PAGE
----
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As an example, The Rules of Professional Conduct for the Supreme Court of Pennsylvania state:

1.4 Communication

(a) A lawyer shall:

...

(4) A lawyer should promptly respond to or acknowledge client communications.

"prompt" and "promptly" are used quite liberally in those above rules – dozens of times.

And yet there is no definition, explanation, or even rough description of what promptness might mean concretely or in detail.

Are there any more concrete, specific, and explicit standards, whether formal or informal?

Are there even any definite examples?

I'd imagine, absent some narrow, and extreme, circumstances, a legal professional responding within five (5) minutes of a client's communication would be definitely prompt.

But what's definitely not prompt? And does that depend on the form of communication? Are legal professionals less obligated to respond, let alone promptly to emails versus phone calls? Is there a hierarchy of promptness expected?

Are there any practical standards, e.g. with regard to malpractice?

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Absent a definition in the document, courts apply common English definitions.

Looking at several dictionaries, prompt means an act that is done quickly, without delay, readily or immediately. None of these provides a definitive time frame so prompt would need to be interpreted in the context of the circumstances by what a reasonable person would expect.

For example, for a request like "May I meet you at 4pm today?", prompt would mean any time before about 3pm.

However, for "Please review this 586-page contract and its 13 attachments and give me a detailed summary", prompt means before August.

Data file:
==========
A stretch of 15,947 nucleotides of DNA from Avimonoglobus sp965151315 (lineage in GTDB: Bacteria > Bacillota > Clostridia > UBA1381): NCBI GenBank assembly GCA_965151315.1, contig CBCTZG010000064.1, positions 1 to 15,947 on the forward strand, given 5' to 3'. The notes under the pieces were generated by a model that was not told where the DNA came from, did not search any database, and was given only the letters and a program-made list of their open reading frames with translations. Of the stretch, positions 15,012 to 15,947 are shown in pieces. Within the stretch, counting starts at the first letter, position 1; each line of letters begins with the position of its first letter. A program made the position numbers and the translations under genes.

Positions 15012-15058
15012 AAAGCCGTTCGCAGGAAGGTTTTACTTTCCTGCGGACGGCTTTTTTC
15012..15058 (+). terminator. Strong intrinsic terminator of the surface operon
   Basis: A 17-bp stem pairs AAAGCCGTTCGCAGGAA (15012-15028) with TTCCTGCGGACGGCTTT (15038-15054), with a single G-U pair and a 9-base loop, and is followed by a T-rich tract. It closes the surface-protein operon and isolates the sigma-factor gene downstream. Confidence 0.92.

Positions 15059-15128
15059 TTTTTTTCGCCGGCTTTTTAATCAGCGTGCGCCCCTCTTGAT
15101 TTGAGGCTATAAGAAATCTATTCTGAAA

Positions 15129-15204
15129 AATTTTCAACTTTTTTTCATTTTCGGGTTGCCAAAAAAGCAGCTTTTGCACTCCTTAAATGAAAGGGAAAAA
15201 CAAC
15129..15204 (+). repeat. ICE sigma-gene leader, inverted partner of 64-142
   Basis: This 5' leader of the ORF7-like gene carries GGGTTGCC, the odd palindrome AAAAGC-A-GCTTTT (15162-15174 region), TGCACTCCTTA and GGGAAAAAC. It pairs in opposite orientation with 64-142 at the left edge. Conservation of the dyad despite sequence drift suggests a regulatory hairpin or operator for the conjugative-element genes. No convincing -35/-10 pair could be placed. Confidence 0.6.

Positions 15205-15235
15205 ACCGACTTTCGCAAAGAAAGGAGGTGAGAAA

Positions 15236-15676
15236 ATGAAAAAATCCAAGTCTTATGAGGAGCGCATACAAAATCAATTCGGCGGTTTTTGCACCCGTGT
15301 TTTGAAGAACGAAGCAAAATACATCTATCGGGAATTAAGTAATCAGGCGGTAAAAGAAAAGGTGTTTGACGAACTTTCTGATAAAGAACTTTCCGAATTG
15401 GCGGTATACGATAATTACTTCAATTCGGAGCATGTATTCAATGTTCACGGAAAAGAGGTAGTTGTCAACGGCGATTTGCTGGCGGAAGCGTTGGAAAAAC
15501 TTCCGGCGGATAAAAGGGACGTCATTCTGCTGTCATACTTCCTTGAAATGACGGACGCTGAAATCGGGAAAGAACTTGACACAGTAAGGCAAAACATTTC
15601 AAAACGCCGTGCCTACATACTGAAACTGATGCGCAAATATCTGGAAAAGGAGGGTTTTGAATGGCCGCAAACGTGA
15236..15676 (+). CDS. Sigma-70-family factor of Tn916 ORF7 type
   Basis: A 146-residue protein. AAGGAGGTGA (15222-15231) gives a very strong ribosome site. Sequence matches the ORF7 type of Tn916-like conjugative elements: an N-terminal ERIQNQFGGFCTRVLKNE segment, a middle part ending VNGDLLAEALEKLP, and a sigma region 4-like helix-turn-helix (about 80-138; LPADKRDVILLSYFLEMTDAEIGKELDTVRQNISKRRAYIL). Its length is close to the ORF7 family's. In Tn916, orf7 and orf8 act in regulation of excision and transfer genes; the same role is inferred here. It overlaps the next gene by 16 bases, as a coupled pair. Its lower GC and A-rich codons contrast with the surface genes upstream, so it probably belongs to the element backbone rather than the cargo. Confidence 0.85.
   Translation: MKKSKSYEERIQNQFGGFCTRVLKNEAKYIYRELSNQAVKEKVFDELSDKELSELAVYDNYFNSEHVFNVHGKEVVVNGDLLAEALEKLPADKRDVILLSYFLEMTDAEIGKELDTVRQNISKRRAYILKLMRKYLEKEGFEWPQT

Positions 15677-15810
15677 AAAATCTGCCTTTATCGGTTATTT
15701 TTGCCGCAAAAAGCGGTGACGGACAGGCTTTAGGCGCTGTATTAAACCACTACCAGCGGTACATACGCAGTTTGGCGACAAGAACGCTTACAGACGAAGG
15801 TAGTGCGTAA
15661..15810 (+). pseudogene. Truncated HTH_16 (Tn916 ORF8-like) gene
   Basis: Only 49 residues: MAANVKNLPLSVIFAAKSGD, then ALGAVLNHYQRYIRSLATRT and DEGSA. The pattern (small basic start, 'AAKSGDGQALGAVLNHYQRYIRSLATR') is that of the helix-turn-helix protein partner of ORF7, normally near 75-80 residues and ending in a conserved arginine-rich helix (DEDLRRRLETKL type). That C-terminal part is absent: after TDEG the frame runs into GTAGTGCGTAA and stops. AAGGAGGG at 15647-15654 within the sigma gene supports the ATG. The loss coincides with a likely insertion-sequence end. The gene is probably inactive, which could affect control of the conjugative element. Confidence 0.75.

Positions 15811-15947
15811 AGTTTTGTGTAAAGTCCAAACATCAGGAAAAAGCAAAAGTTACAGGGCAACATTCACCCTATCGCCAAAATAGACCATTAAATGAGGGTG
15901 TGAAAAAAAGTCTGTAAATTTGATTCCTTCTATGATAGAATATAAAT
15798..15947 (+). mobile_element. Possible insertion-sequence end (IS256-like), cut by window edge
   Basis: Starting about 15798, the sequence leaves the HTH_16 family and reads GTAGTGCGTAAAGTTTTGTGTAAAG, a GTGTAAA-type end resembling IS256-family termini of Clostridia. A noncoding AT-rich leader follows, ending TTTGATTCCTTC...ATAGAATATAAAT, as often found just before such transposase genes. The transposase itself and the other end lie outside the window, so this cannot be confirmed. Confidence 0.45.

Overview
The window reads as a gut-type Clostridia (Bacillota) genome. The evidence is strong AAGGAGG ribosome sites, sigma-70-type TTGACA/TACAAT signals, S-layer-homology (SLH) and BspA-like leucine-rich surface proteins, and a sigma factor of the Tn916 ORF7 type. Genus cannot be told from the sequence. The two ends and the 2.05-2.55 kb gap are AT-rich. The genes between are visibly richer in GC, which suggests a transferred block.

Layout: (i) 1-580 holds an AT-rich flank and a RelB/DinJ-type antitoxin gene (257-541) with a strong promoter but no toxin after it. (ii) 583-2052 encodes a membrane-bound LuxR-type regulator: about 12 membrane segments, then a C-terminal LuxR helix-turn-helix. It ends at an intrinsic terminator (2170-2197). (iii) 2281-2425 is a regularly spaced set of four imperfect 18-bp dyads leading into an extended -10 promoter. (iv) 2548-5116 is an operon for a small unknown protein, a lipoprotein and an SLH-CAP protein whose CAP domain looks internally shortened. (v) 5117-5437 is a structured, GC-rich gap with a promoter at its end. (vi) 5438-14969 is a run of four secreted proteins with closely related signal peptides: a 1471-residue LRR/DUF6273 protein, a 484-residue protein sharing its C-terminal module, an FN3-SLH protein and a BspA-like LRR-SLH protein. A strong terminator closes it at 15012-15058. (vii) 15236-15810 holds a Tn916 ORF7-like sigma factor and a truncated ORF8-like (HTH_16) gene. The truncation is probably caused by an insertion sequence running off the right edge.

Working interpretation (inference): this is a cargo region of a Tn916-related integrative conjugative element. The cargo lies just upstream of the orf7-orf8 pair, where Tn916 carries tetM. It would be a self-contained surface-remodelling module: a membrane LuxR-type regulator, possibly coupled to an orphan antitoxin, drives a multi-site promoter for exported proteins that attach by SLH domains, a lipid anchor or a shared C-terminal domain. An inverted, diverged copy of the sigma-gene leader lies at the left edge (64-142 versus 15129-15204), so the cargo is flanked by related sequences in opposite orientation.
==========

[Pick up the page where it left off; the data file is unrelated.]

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  • Are there any "reasonable people" still? Or would the standard be 'what a person would reasonably expect'? I'm not sure it is reasonable to expect legal professionals to respond promptly. If emailed a request like your example "May I meet you at 4pm today?", it doesn't in fact seem reasonable to expect a 'prompt' reply, e.g. the same day. Mar 22, 2021 at 15:06
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    @KennyEvitt there never has been a “reasonable person”. The reasonable person has always been a legal fiction, like the “prudent businessperson” or the “competent tradesperson”. They don’t represent real people, they represent objective standards.
    – Dale M
    Mar 22, 2021 at 21:18
  • Sure – that's one of the 'spherical cows' of the law. But it's not obvious how it could represent an "objective standard" given that real people must interpret it. Mar 23, 2021 at 15:05
  • @KennyEvitt precedent, there are authorities judgements that tell us (lawyers, judges, everyone else) what is reasonable in many, many circumstances.
    – Dale M
    Mar 23, 2021 at 20:32
  • Citing precedent as an "objective" standard is strange – often times there are conflicting precedents for the same issue. Are you aware of any precedents relevant to this question? I wouldn't expect any pertaining to a 'bright line' about what constitutes 'prompt', but maybe there are some about what is not prompt. Mar 24, 2021 at 12:17

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